CIE IGCSE Chemistry

Revision Notes

13.1 Carbonates

Calcium Oxide & Calcium Carbonate

Manufacture of lime

  • Limestone consists mainly of calcium carbonate, CaCO3
  • Lime which is calcium oxide, is manufactured from calcium carbonate by thermal decomposition:
CaCO3 →  CaO + CO2
  • Slaked lime, calcium hydroxide, is made by adding a small amount of water slowly to calcium oxide:
CaO + H2O → Ca(OH)2
  • Limewater is a solution of calcium hydroxide in water, hence it is alkaline
  • The addition of carbon dioxide to calcium hydroxide produces the initial starting material, calcium carbonate:
CO2 + Ca(OH)2 → CaCO3 + H2O
  • This reaction is the basis of the standard chemical test for CO2

 

Using-Limewater-to-test-for-Carbon-Dioxide, IGCSE & GCSE Chemistry revision notesCa(OH)2 solution turns cloudy when in the presence of CO2 gas due to the formation of insoluble white calcium carbonate

 

 

  • The combination of these three reactions constitute the limestone cycle

 

The Limestone Cycle, IGCSE & GCSE Chemistry revision notesDiagram showing the stages in the limestone cycle

 

Uses of limestone and limestone products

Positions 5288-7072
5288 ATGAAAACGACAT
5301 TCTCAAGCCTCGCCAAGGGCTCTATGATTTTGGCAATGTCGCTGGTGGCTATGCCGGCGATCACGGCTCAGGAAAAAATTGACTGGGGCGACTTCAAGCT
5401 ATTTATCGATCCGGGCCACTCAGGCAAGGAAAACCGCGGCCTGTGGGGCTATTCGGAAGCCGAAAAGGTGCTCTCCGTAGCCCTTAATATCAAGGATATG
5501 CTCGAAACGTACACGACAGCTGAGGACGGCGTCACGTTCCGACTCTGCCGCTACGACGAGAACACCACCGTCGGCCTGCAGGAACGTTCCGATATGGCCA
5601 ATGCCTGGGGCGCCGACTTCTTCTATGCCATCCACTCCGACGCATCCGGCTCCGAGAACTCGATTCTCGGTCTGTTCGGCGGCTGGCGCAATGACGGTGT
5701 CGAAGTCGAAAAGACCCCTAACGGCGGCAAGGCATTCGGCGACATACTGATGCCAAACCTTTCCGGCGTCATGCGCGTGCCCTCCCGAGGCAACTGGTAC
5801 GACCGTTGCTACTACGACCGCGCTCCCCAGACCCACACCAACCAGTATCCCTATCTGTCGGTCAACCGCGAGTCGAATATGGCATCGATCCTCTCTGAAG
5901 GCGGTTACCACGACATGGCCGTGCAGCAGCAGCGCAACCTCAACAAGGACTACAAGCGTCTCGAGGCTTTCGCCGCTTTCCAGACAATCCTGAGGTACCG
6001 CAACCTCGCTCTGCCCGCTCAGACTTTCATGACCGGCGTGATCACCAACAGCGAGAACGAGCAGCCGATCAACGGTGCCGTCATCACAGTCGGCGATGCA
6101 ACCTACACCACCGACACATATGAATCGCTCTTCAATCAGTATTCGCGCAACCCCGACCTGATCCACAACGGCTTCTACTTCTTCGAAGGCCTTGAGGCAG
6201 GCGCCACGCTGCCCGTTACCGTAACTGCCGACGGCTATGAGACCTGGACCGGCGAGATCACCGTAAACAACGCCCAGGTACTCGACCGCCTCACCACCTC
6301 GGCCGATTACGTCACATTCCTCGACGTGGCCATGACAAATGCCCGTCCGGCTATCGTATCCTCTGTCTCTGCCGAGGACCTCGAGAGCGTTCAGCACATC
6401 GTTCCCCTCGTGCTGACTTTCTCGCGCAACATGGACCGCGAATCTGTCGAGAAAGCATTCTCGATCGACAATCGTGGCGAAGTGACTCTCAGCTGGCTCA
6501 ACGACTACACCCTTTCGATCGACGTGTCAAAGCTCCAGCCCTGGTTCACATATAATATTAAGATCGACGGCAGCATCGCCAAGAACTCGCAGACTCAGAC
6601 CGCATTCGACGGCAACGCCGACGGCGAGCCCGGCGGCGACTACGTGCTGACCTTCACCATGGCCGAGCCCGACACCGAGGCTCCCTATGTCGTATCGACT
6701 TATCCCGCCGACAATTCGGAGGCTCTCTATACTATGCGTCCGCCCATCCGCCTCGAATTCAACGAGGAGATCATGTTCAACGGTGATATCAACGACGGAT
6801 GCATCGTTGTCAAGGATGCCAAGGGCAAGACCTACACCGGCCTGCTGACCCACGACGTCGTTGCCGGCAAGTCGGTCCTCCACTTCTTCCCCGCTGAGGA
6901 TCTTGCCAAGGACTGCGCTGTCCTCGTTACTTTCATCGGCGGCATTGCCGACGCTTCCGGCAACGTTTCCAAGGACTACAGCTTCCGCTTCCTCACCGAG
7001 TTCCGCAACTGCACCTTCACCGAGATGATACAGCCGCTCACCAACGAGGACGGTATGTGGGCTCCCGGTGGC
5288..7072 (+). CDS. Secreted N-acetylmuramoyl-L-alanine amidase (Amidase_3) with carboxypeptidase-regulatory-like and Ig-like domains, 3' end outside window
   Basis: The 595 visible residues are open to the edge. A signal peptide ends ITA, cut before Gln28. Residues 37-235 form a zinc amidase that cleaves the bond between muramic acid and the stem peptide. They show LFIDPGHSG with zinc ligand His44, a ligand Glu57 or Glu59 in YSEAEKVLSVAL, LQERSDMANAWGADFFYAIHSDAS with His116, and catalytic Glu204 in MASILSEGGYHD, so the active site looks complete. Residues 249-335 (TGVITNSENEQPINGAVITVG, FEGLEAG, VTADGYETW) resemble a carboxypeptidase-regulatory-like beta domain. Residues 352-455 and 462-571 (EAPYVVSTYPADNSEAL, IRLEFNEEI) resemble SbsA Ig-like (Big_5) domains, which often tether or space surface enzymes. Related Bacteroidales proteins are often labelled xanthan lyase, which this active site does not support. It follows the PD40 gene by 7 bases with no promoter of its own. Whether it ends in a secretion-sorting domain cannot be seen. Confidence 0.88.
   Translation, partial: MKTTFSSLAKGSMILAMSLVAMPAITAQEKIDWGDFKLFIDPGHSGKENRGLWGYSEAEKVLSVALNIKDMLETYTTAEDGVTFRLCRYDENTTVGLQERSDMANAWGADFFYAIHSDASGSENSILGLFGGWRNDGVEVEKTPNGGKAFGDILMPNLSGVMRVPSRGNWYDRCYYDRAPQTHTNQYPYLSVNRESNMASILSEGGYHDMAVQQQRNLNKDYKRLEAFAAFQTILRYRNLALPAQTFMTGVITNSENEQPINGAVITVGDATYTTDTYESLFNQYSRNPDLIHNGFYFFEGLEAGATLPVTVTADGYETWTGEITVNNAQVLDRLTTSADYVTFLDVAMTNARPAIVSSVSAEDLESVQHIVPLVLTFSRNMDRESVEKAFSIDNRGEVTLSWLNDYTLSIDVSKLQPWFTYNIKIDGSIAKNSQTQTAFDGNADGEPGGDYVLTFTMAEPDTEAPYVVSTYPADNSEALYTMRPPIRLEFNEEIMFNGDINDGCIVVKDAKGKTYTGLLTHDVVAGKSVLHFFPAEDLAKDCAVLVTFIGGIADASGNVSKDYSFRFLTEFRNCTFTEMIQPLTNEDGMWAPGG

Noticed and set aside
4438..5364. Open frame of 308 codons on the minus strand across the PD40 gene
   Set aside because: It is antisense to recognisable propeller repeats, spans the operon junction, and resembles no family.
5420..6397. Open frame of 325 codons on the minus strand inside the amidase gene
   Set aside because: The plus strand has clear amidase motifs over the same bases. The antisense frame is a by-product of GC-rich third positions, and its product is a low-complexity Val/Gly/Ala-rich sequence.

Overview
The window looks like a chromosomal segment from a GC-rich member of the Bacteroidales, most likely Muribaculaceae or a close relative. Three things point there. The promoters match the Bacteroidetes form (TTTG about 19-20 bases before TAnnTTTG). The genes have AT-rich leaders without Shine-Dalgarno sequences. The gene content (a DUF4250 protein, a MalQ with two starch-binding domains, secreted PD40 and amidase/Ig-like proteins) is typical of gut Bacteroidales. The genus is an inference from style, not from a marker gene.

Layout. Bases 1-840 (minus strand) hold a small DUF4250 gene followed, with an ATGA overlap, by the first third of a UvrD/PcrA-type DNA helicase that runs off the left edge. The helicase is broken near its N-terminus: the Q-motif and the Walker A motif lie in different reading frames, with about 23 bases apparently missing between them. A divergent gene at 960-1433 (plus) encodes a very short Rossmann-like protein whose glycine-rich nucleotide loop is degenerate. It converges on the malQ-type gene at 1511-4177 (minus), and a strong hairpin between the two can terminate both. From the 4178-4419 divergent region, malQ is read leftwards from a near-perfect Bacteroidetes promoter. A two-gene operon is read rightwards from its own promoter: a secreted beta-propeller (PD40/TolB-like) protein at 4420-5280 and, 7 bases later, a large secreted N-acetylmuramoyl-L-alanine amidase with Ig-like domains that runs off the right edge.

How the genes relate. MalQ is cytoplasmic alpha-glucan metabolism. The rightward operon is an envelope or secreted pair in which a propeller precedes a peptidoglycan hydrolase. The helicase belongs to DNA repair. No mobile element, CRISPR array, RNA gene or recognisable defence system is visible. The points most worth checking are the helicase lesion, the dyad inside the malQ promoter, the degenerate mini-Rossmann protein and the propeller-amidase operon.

• Limestone (calcium carbonate) is used in the manufacture of iron and cement
  • In the production of iron, limestone is added to the blast furnace where it decomposes to form lime (CaO) and carbon dioxide
  • The lime reacts with silica impurities to form calcium silicate, which floats to the top of the molten iron and is removed:
CaO + SiO2 → CaSiO3
  • Cement is manufactured by heating a mixture of powdered limestone and clay in a rotary kiln
  • Once heated, calcium sulfate and water are added which produce cement
  • Cement is a hardened, interlocked structure of calcium aluminate (Ca(AlO2)2 and calcium silicate (CaSiO3)
  • CaCO3 is also used in treating excess acidity in soils and lakes where it is often preferred to lime because it does not make the water in the soil alkaline
  • Lime (calcium oxide) is used in lime mortar and in flue-gas desulfurization
  • Flue-gas desulfurization involves spraying acidic sulfur dioxide emissions with jets of slaked lime to reduce pollution by neutralising these gases before they leave the factory chimneys
  • It is also used in treating excess acidity in soils and lakes. If excess lime is used, however, the water in the soil may become too alkaline
  • Slaked lime (calcium hydroxide) is used in treating acidic soils and neutralising acidic industrial wasted products

Author: Morgan

Morgan’s passion for the Periodic Table begun on his 10th birthday when he received his first Chemistry set. After studying the subject at university he went on to become a fully fledged Chemistry teacher, and now works in an international school in Madrid! In his spare time he helps create our fantastic resources to help you ace your exams.
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